Enhanced Life Estate Deed

This is a very simple strategy for transferring real property at death. This deed is also commonly known as the "ladybird deed" -- named in honor of former first lady, Ladybird Johnson. Apparently, her husband Lyndon Johnson transferred his property in Texas using one of these deeds. This form of transfer does not work in all states. This is not necessarily because state law prohibits the use of such deeds, but it may be due to the fact that these deeds are not used frequently and the courts may not yet except their use. Apparently more and more states are allowing the use of this strategy.

The concept is not only simple but the language is short and to the point. Here's the typical language used in such deeds.

For good and valuable consideration paid by the Grantee Beneficiary, the receipt of which is hereby acknowledged, the Grantor does transfer and convey the following described property to the Grantee Beneficiary effective on the Grantor's death:

Property Address: ______________________________________________________________

Legal Description: ______________________________________________________________ _____________________________________________________________________________ _____________________________________________________________________________

The Grantor reserves a life estate for himself/herself during the Grantor's lifetime coupled with an unrestricted power to convey during the Grantor's lifetime, which includes the power to sell, gift, mortgage, lease and otherwise dispose of the property, and to retain the proceeds from the conveyance.

Essentially, the grantor gifts the property to a beneficiary at his or her death. In order to maintain rights to control the property, the grantor retains a life estate on the property as well is the right to sell or mortgage or deal with the property in any other way. Because the grantor retains these rights, this is not considered a gift for Medicaid purposes or for IRS purposes. Therefore, the grantor retains the right to obtain Medicaid as well as retaining favorable tax treatment if the property is a principal residence. At death, the property goes to the beneficiary and bypasses probate. Because there are no other people on the title, the disadvantages of joint tenancy are avoided.

This strategy works well for a single individual under Medicaid. It may be too simple for more complicated Medicaid cases or for complicated estate planning. In fact, the existence of the deed may mess up a sophisticated estate plan.


A trust is a legal document that "entrusts" property to a trustee (a bank, attorney, individual or trust company) to manage assets on behalf of a person or persons (beneficiaries of the trust) whom the maker of the trust wants to benefit. In most cases, the maker of a trust is creating a benefit for a loved one that will be distributed after the death of the creator or maker of the trust. Trusts usually involve very specific and detailed instructions on how a trustee is to carry out the duty of managing or distributing the property on behalf of a beneficiary.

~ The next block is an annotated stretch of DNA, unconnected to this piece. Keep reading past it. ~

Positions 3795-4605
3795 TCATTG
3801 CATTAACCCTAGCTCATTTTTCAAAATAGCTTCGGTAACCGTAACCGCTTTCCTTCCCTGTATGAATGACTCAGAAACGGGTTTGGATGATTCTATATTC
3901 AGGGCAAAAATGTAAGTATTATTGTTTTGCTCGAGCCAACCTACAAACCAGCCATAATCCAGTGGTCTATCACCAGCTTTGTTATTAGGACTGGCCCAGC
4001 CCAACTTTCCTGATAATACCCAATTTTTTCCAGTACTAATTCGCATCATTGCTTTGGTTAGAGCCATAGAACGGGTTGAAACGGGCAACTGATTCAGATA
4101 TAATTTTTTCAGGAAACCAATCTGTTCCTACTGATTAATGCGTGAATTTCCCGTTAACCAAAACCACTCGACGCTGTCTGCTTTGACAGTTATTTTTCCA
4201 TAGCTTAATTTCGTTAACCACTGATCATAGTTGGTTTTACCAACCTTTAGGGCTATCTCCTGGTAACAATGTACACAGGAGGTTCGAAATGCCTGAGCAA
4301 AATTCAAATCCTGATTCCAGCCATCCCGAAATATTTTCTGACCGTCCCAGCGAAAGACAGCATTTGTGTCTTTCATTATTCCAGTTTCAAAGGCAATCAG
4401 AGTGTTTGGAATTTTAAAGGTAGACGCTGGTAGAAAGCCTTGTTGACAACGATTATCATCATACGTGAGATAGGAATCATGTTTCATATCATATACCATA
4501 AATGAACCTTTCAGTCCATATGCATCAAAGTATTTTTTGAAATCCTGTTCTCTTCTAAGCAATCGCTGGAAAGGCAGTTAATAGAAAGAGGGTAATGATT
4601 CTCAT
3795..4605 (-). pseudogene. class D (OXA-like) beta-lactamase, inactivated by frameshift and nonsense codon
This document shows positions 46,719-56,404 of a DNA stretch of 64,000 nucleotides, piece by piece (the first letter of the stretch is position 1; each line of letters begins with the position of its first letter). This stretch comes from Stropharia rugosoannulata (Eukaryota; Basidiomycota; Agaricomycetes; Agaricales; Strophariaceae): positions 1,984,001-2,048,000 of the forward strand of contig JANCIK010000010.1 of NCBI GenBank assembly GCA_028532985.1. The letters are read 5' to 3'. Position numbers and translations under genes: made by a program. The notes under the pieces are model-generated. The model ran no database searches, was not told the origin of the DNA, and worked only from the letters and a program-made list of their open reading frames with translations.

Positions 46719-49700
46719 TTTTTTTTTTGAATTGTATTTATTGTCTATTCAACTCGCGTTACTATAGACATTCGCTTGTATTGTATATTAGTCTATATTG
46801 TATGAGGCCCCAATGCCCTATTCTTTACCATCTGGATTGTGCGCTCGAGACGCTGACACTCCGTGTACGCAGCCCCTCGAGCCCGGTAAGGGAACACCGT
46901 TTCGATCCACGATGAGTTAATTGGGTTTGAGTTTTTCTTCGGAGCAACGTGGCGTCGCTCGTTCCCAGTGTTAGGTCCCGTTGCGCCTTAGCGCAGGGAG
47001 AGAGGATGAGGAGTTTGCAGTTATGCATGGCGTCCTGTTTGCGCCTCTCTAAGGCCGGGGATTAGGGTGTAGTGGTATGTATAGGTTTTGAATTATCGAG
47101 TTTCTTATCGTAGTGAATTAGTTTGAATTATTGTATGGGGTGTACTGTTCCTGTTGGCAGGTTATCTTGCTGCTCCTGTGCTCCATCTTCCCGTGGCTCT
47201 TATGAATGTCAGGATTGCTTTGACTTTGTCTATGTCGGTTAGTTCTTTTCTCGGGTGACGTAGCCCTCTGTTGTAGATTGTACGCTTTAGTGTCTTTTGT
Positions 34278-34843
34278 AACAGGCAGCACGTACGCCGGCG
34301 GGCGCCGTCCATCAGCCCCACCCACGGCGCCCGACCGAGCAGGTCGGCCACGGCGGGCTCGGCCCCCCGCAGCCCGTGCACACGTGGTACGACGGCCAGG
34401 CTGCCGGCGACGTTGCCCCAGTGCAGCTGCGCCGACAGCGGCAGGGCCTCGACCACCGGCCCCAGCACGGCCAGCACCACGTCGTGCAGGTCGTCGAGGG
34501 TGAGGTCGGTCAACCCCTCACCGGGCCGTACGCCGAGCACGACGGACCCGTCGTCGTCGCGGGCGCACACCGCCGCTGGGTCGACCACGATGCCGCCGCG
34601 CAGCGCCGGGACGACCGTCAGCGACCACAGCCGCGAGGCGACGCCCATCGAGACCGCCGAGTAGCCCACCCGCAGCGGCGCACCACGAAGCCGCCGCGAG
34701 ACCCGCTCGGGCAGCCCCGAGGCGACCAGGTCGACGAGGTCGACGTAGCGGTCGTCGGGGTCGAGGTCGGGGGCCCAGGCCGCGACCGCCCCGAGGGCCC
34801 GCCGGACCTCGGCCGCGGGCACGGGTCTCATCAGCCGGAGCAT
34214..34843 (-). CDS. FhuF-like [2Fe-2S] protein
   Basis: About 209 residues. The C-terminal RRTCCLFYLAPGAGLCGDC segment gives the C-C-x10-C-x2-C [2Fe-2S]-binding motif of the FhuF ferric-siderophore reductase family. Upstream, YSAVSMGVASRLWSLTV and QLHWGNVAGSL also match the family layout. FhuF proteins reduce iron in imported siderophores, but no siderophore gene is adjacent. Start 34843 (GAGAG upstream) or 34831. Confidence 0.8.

A trustee will select investments, keep records, manage assets and prepare court accountings, paying bills and (depending on the nature of the trust) medical expenses, taxes due, charitable gifts, inheritances or other distributions of income and principal.

A trust relationship is also created in a will when the maker of the will specifies an entity to be an executor or personal representative of the estate. This person or company then becomes a trustee for the deceased individual who made the will. The responsibilities of an executor in settling the estate of a deceased person include collecting debts, settling claims for debt and taxes, accounting for assets to the court and distributing wealth to beneficiaries.

There are countless types of trusts created for myriads of different situations but the most common trust, useful to most of us, is the "living" or "inter vivo" trust. The purpose of this trust is to avoid the cost, public disclosure and the possible 6-month to 12-month process of probate. Probate transfers title from the deceased to the living, but by definition a trust never dies, thus it is not subject to probate. Most trust arrangements make the trust the owner of the property with the original owner(s) as trustee(s) (caretakers as it were) and beneficiaries(s). As beneficiaries, the property reverts to the estate of the original owners after their deaths.

In many states the probate process has been greatly simplified and the cost is minimal. In these states, the cost and bother of setting up a trust to avoid probate may be more than simply going through the simplified probate process after death.

For Medicaid qualification, living trusts are subject to inclusion of assets and the property must therefore be listed as resource. For Medicaid planning purposes and for obtaining VA aid and attendance, a living trust may not be useful at all. However, a living trust can be established prior to applying for Medicaid in order to disqualify the personal residence as exempt. Thus the personal residence will count as a resource for dividing up the resources between spouses. This strategy will result in the community spouse retaining his or her maximum share of the resources. After a "snapshot" of resources has been made by Medicaid, the property is removed from the trust and placed in the community spouse's name or the trust is converted into an irrevocable trust for purposes of starting the five-year look back or applying for the VA aid and attendance benefit.